Shames VOD

Today’s #VeteranOfTheDay is Army Veteran Edward David Shames, who served as a paratrooper during World War II and was a member of the famed Easy Company.

Edward David Shames was born in Norfolk, Virginia, in June 1922. He was the youngest of four siblings, and were the children of Russian immigrants; Shames’ father, a grocer, died in 1927, when the boy was just five years old.

Shames joined the Army in 1942 during World War II and volunteered for service as a paratrooper. He entered the Army at Fort Lee in Virginia before being sent to Camp Toccoa in Georgia for basic training for paratroopers. Later, he was assigned to I Company, 3rd Battalion, 506th Parachute Infantry Regiment, 101st Airborne Division (the “Screaming Eagles”). Following additional training at Fort Benning in Georgia and Camp Mackall in North Carolina, he deployed to England in 1943. He was promoted to staff sergeant and helped prepare other troops in the 3rd Battalion for the Allied invasion of Normandy the following year.

Shames’ first combat drop took place on D-Day, June 6, 1944, as part of Operation Overlord. He and the others in his unit became lost after landing behind enemy lines in France.

“I landed in a bunch of cows in a barn,” Shames said in a 2021 interview. “I had no idea where I was.”

After regrouping with his unit, Shames asked a local farmer for directions. The two men could not understand each other—the farmer did not speak English, and Shames did not speak French—but with the aid of a map, he determined that he and his men had landed in the town of Carentan, a few miles from their intended destination. Upon arriving there, he was awarded a battlefield commission to second lieutenant for his resourcefulness. It was his 22nd birthday.

After his commission, Shames transferred to E Company (“Easy Company”). As a member of Easy Company, he took part in Operation Market Garden, Operation Pegasus and the Battle of the Bulge. He was also the first member of the 101st Airborne Division to enter the Dachau concentration camp in Germany, days after its liberation.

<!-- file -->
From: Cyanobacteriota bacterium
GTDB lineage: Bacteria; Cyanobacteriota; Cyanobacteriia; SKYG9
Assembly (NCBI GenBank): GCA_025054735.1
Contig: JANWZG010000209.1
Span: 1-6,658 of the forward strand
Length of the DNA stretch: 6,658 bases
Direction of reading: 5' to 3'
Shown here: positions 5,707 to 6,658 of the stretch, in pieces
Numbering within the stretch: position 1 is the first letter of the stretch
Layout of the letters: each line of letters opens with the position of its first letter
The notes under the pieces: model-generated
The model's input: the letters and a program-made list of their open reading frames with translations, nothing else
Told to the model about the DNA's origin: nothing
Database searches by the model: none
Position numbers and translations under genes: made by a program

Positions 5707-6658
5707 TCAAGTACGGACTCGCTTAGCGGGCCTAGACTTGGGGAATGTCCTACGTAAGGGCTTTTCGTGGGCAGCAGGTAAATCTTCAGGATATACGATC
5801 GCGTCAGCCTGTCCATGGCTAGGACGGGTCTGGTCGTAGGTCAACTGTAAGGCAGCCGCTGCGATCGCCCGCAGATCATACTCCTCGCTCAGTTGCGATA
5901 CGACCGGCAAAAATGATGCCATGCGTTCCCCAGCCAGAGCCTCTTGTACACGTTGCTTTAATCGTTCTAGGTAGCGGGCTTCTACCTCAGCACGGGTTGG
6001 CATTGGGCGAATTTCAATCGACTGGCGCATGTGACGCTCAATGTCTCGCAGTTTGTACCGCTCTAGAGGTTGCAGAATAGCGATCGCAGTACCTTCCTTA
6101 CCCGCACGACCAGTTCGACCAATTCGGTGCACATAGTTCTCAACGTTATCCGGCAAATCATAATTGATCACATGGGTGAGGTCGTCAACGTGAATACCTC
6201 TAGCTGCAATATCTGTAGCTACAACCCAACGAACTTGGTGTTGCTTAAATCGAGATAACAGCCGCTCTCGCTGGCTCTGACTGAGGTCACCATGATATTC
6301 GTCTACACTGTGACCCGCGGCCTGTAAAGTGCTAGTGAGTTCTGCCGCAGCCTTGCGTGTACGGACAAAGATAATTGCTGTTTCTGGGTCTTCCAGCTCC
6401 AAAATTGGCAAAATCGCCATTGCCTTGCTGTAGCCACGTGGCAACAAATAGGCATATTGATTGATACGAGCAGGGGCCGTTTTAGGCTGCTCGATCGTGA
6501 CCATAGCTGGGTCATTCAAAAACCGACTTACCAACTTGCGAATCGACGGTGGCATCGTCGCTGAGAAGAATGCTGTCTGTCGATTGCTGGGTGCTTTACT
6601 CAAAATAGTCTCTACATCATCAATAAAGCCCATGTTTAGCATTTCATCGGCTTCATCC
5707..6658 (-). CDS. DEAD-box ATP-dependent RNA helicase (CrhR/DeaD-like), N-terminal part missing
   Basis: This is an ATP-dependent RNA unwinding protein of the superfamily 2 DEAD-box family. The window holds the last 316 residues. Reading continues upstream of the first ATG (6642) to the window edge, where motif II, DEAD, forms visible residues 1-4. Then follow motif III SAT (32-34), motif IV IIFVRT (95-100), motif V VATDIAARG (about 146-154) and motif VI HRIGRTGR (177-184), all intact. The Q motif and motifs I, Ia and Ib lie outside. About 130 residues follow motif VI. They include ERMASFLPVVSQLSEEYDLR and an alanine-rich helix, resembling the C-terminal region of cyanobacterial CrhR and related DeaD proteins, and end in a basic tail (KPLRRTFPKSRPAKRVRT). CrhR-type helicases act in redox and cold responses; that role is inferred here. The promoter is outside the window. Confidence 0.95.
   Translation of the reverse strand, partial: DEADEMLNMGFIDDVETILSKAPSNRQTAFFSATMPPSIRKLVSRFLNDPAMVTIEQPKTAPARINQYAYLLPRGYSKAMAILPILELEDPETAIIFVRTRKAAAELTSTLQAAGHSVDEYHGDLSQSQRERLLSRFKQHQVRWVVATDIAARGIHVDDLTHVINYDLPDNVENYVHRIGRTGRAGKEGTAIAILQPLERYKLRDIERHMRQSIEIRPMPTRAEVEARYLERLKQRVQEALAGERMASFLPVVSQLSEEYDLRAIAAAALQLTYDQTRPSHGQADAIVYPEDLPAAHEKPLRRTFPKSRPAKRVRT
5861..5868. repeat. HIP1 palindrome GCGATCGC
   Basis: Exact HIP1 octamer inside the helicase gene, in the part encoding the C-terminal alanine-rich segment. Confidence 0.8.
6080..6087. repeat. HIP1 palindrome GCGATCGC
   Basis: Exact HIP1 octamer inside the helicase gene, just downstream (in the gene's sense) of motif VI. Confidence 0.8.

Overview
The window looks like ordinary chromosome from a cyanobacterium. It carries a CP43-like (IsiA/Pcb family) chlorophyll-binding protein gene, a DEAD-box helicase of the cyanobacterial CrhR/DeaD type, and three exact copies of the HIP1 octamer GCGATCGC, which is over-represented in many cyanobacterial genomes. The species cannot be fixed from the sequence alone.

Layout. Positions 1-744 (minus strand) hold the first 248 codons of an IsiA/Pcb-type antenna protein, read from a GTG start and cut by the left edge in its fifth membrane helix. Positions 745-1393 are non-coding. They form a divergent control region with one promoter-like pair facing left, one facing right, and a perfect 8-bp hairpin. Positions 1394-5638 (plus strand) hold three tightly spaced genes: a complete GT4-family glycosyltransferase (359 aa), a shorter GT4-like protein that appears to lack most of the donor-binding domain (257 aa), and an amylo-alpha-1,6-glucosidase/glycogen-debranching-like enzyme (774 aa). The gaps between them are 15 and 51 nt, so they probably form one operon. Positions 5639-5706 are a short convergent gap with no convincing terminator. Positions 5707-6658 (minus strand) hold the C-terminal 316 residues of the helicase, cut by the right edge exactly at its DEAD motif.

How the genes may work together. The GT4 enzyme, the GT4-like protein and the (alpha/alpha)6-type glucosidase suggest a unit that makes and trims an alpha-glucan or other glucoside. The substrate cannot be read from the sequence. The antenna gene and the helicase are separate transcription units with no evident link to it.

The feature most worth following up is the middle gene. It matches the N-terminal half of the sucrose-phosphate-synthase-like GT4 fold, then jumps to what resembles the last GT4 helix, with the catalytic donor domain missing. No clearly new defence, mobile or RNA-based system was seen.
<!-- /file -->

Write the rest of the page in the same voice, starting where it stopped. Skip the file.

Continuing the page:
“The stench and horror of that place will live with me as long as I live,” Shames wrote. “Now, 70 years later, I’d like to tell you more, but it’s buried so deep in my soul that I don’t think the rest of the story can ever come out.”

After Germany surrendered, Easy Company reached Eagle’s Nest, Adolf Hitler’s private retreat in the German mountains. Shames located several bottles of cognac labeled “for the Fuhrer’s use only.” He took two bottles for himself—one was a gift for his regiment commander, and the other he used to toast his oldest son’s bar mitzvah.

After the war, Shames worked for the National Security Agency and also served in the Army Reserve, later retiring from the military at the rank of colonel. He was the recipient of a Bronze Star and three Purple Heart medals.

In 1992, historian Stephen Ambrose published the book “Band of Brothers,” which detailed Easy Company’s exploits during the war. The book was later adapted into a television series for HBO, in which Shames was portrayed by actor Joseph May.

Shames died on Dec. 3, 2021, at the age of 99. He was the last surviving officer of Easy Company.

We honor his service.


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Writer: Stephen Hill

Editors: Theresa Lyon, Alexandra Kaiser

Researchers: Patrick E. Woods, Timothy Georgetti

Graphic Designer: Yasmine Pierce

By DME Interns

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Published on Sep. 13, 2022

Estimated reading time is 3.4 min.

Views to date: 570

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One Comment

  1. Nils Bonesteel Ohman, Colonel, USAF (Ret.) September 14, 2022 at 1:59 pm - Reply

    After reading Colonel Shames’ story and having visited Normandy this past April, I was deeply moved. I had watched “Band of Brothers” at least twice. I served in the Air Force from 1962 to 1988, specifically in B-52Ds Anderson AFB, Guam and Utapao RTAFB, in 1966-7, 1968 , Thailand and EC-121R (Batcat) at Korat RTAFB from 1970-1971. I realize others have had much more intense combat experiences than I have, but I know Colonel Shames had experiences deserving of great respect, especially being the first of the 101st to enter Dachau. I visited Dachau in 1987 and met what I thought was an “ugly American” (short shorts, 2 cameras, Hawaiian shirt, fishing hat) until I talked to him. He was the first to enter Dachau the day after General Patton’s forces liberated it. He described the blood of the SS soldiers running in the rock-lined open water ditches so well It comes to my mind often. Colonel Shames’ story mentioned his entry to Dachau, how awful it was, and the images came back to me. I fully appreciate his service to our country and his role protecting and leading his men. Sincerely,

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